Navy Yard shooter reported hearing voices 6 weeks before spree, police say
Aaron Alexis, the Washington Navy Yard shooter, reported hearing voices in the weeks before the rampage, and said that three people were sending vibrations through the ceiling to keep him from sleeping, police said Tuesday.
Police in Newport, R.I., said that Alexis called them to a Marriott hotel there on the morning of Aug. 7 and reported that he was being followed and was worried that the people were going to hurt him.
Alexis told police that the three talked to him through the walls, floor or ceiling at three hotels — two commercial hotels in Rhode Island and one on a naval base there. He told them that they used a microwave machine to send vibrations and keep him awake.
One day after the rampage, which left 12 people dead at the Navy Yard before officers gunned down Alexis, the FBI said that it was still looking for a motive. An FBI official would not answer a reporter’s question about whether Alexis was simply mentally ill, with no deeper motive.
Federal law enforcement officials sketched an early account of the spree to NBC News. They said that Alexis left a Residence Inn in Washington on Monday morning, drove a rental car to the Navy Yard and used his credentials to enter the base.
Military officials said that Alexis, 34, a former Navy reservist who was working as a civilian contractor, had a security card that allowed him access to the Navy Yard but not to the office building where he later opened fire.
Once on the base, the law enforcement officials said, Alexis apparently entered a men’s room and readied a Remington pump-action shotgun. They said he walked out, shot a police officer and a security guard and took their handguns before continuing his rampage.
Inside the headquarters of the Naval Sea Systems Command, on the fourth floor, Alexis sprayed bullets into a breakfast crowd in an atrium below, at others on a third-floor balcony and at at least one man in a fourth-floor corridor, according to authorities and eyewitness accounts.
A senior investigator told NBC News that authorities believed Alexis he used the handguns, which were semi-automatics, after emptying the Remington into his victims. Evidence technicians were still canvassing the crime scene late Tuesday and had not finished counting the rounds and buckshot pellets.
Valerie Parlave, the assistant director in charge of the Washington FBI field office, said that agents did not believe Alexis used an AR-15 military-style assault rifle. Some law enforcement officials had said Monday that investigators believed he used such a weapon.
Alexis was killed after exchanging gunfire repeatedly with officers who swarmed the Sea Systems Command as part of a massive law enforcement response.
Alexis appears to have had a history of psychological problems and was deteriorating, and military officials said he had a disciplinary record that included insubordination and disorderly conduct.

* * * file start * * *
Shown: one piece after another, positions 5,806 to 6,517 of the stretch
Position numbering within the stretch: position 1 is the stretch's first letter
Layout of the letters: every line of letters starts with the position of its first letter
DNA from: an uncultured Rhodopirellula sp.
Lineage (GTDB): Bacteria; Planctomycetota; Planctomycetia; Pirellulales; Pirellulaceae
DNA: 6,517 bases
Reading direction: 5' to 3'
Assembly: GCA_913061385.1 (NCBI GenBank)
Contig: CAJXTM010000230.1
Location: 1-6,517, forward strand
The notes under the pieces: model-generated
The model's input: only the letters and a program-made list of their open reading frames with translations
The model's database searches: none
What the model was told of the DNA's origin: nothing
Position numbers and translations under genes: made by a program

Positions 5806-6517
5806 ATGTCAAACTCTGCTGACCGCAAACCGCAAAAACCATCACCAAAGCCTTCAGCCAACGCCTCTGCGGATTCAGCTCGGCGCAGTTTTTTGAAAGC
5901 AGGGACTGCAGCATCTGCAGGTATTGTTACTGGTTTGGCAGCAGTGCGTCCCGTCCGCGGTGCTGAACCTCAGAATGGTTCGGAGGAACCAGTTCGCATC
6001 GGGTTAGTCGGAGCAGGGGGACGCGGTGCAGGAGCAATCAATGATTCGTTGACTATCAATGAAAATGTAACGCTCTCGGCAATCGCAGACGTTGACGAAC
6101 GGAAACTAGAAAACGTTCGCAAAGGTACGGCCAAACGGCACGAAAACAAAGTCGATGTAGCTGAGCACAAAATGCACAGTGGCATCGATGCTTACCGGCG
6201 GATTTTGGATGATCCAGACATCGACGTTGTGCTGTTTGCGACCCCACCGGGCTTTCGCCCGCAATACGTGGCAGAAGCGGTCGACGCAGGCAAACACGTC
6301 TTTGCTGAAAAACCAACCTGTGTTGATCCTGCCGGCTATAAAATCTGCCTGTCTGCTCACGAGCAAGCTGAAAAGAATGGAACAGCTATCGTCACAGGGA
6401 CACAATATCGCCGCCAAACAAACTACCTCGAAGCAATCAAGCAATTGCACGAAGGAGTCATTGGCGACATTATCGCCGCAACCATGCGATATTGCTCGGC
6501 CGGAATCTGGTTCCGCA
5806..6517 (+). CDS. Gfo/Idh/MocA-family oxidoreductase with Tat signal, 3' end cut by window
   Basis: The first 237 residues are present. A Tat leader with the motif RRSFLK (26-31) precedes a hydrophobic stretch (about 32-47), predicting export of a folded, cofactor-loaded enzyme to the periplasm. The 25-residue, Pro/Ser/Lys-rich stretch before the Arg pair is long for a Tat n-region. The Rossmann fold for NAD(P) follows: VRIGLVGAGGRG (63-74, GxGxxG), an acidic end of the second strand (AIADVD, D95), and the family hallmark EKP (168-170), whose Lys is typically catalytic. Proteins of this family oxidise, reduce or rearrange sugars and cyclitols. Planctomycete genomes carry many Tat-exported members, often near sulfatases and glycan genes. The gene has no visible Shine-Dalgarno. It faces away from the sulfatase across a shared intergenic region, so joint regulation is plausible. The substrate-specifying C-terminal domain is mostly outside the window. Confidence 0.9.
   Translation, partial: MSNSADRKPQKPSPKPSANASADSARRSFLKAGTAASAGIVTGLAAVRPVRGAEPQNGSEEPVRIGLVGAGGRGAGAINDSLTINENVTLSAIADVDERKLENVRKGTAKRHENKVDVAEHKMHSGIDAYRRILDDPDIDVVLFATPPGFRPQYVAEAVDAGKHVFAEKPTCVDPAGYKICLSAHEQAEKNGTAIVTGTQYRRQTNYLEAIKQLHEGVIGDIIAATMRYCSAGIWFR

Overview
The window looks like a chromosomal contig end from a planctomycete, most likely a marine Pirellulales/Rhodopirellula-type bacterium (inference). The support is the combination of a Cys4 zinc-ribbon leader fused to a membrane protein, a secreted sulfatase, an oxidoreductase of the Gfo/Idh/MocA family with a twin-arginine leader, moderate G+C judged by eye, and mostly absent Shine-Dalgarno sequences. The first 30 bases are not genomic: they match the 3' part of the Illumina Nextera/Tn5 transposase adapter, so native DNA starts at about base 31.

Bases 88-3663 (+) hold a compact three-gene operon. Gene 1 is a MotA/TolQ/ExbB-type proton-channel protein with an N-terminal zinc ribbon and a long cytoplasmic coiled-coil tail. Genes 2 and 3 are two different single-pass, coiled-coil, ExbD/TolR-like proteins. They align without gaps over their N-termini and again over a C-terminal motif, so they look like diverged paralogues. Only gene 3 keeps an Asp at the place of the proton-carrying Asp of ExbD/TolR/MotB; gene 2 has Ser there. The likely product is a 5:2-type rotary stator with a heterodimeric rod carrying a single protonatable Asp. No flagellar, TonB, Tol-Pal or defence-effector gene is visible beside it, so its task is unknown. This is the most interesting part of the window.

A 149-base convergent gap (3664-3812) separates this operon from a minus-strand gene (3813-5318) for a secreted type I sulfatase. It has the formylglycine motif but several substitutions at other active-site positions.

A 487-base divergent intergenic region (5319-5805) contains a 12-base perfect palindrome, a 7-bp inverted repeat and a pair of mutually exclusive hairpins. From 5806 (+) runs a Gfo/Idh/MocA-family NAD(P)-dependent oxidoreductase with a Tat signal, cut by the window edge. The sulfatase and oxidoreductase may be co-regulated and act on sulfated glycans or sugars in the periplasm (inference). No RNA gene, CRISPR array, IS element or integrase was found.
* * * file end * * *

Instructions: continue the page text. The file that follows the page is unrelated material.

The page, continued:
Further in his past, Alexis was accused three years ago of accidentally firing a bullet into an upstairs apartment, and nine years ago of shooting the tires of another person’s car during an anger-fueled blackout in Seattle, where he had family. At that time, his father told detectives that Alexis helped with rescues after the Sept. 11 attacks and suffered post-traumatic stress.
Navy Secretary Ray Mabus plans to order two reviews to examine security procedures at all Navy and Marine Corps installations, a senior defense official told NBC News.
The first will be a “quick look” at physical security requirements of bases, the official said. The second will be a deeper look at both the physical and personal security requirement.
The personal requirements include whether someone is likely to protect classified information and adhere to standard security procedures. The physical review is a deeper look at physical security requirements on a base: swipe access, perimeter security, patrols, etc.
The official could not provide a timeline for the reviews.
Authorities say that Alexis is believed to be the only person responsible for the rampage. For a time Monday, Washington police said they were looking for as many as two people who were possible accomplices.
Alexis was working for a subcontractor for Hewlett-Packard Enterprises called The Experts, which does work in the Navy Yard complex. A spokesman for the company said Tuesday that Alexis had passed two background checks, most recently in June, and that the company confirmed twice through the Defense Department that Alexis had security clearance.
The June background check found no problems beyond a traffic violation, the spokesman said.
Alexis joined the Navy reserves in May 2007 and was discharged in January 2011. The discharge was honorable and was granted early in what is known as an enlisted transition.
Military officials acknowledged, however, that Alexis had disciplinary problems including absence without permission, insubordination and disorderly conduct.
The officials said that often in cases like this the individual is offered early voluntary discharge instead of dishonorable discharge or a general discharge, which is one step below honorable. The officials could not say that that was the case with Alexis.
Defense Secretary Chuck Hagel laid a wreath Tuesday at the U.S. Navy Memorial in Washington, and a bugler played taps. Washington police released the names of the dead as their families were notified. Authorities said none of the victims was known to have been active-duty military personnel.
The spree was the deadliest U.S. shooting since the Sandy Hook Elementary School massacre last December, the deadliest on a U.S. military installation since 13 people were killed at Fort Hood, Texas, in 2009.
It was also the single deadliest incident in Washington since Sept. 11, 2001.